Whether they’re suspended in monochrome space, seemingly ascending with flocks of doves, or floating across barren cityscapes, these cosmonauts’ head-to-toe space armor makes them into blank representations of ourselves. Almost any emotion can be projected into these paintings: is the cosmonaut doing a happy air dance, or is he dead in his suit? Or maybe they’re just awesome space people, placed into aesthetically-pleasing, universally-appealing settings.


Heat Death

OK, the title of the piece above leaves less to the imagination, but I prefer to think of him merrily romping through the empty, radioactive streets, enjoying the lack of gravity. Geddes has consistently said that he wants these pieces to raise questions, rather than answer them, which is precisely what makes me love them more each time I look. Whatever the case may be, this series is gorgeous beyond belief.


The Red Cosmonaut

There are more, bigger cosmonauts on Geddes’ website. Click the jump for two more images here.

Vintage Circus Portraiture by Frederick W. Glasier

Via Russell Joslin (editor of the inestimably cool SHOTS Magazine) comes this New York Times article about the photographer Frederick W. Glasier, who documented the lives of Ringling circus performers in the early 1900s.


“Iron Jaw Kimball Twins, 1920s” by Frederick W. Glasier (John and Mable Ringling Museum of Art & Eakins Press Foundation)

“Glasier spent the beginning of the 20th century capturing the Greatest Show on Earth. Wielding a 20-pound, 8-by-10 King view camera, he trailed the street parades before the show, the back-lot scenes behind the big top, the high-wire acts that unfolded beneath it. His photographic feats conjured the entire spectacle of the show.”


“Zelda Boden, around 1924″ by Frederick W. Glasier (John and Mable Ringling Museum of Art & Eakins Press Foundation)

“But that’s not all. Through his portraits of clowns and other performers, Glasier also revealed the soul of the circus. The haunting stares and intimate poses of his subjects speak directly to the viewer and offer everything from delight to despair. They collapse the distance between us and them.”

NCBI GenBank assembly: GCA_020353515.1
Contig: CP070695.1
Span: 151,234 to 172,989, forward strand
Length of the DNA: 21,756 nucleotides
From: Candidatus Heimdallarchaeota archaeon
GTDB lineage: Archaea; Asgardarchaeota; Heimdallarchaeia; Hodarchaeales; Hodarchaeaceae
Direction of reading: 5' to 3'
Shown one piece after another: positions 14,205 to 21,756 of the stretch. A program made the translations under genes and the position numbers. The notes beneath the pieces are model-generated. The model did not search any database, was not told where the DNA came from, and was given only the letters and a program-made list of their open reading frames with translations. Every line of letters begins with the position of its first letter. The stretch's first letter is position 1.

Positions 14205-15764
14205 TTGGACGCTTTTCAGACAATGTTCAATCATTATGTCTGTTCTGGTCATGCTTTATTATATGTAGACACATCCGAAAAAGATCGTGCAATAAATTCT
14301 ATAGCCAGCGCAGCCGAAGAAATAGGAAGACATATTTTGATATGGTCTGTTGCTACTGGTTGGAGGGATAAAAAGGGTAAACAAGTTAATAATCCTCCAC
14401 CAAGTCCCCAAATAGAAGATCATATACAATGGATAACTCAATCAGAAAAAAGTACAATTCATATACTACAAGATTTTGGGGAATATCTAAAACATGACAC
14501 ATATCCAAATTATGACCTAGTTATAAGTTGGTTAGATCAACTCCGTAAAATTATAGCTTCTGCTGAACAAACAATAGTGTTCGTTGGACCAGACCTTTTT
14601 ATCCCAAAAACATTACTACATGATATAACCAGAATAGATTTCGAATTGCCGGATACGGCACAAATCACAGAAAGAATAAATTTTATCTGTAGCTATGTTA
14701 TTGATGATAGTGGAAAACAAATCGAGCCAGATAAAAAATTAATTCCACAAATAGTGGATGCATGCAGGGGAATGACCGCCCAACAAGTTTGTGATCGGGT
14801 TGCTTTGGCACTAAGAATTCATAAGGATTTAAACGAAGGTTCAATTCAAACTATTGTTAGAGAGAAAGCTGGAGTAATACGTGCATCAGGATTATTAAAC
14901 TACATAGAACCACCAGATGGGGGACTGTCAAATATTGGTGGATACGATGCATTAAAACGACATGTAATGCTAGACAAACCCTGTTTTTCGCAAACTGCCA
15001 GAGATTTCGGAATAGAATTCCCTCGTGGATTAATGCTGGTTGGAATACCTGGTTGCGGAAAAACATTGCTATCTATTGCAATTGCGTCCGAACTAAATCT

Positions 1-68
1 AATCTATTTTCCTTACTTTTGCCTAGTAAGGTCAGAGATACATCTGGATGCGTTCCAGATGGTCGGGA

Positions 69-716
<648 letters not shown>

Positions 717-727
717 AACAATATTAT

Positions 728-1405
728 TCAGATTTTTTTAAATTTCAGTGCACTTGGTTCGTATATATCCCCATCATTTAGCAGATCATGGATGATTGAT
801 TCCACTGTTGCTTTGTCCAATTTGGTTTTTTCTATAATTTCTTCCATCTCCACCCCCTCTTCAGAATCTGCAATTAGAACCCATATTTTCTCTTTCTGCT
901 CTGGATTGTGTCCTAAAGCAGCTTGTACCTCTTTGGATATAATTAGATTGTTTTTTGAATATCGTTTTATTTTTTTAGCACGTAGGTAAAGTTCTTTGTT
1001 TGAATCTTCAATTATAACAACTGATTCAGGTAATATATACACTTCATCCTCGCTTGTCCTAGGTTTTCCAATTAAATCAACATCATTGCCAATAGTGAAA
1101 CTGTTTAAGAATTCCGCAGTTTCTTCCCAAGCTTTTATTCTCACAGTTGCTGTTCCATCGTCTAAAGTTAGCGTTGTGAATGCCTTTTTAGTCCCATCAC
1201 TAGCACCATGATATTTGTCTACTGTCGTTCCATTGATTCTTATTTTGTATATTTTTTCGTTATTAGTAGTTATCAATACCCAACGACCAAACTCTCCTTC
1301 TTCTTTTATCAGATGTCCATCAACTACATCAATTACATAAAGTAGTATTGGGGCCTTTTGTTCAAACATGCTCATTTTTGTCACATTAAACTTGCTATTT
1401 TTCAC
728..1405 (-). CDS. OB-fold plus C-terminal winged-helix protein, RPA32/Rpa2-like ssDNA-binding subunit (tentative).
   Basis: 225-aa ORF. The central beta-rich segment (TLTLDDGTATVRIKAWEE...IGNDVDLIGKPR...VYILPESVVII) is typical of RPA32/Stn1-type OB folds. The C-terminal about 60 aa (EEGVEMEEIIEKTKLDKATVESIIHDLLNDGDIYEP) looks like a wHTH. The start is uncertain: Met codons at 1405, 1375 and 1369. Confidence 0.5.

“Maude Banvard in The Catch, at the Brockton Fair, Brockton, Mass, 1907″ by Frederick W. Glasier (John and Mable Ringling Museum of Art & Eakins Press Foundation)

Coilhouse readers are strongly urged to view these photographs in full screen mode at the NY Times site. Heyday, a full exhibition of Glasier’s work –much of it never presented before now– begins May 15 at the Ringling Museum in Sarasota, Florida.

This Is Spinal Tape

I am certain there are those who would follow Mer’s amazing Cenobite accessory post with something a bit more weighty with content, a bit more elegant than this. Those people are, I am almost as certain, more talented than I. It seems that I am, in fact, just a sucker for a really excellent pun. And thus my private shame is now made public.

via The Daily What : Street Anatomy

Danielle Nicole Hills: Gilding Primal Instinct

Danielle Nicole Hills is a metalsmith based in Brooklyn, NYC. This week, photos of her wicked “Predator Rings” (for sale in her Etsy shop at $900 per five-fingered pair, or $200 per digit) have been making the rounds on the interwebs.


Predator Rings by Danielle Nicole. (All photos via her Etsy store or personal site.

Dig a little deeper, and it quickly becomes evident that there’s much more going on in this woman’s creative life than these gorgeous claws. Check out the artist statement posted on her personal website: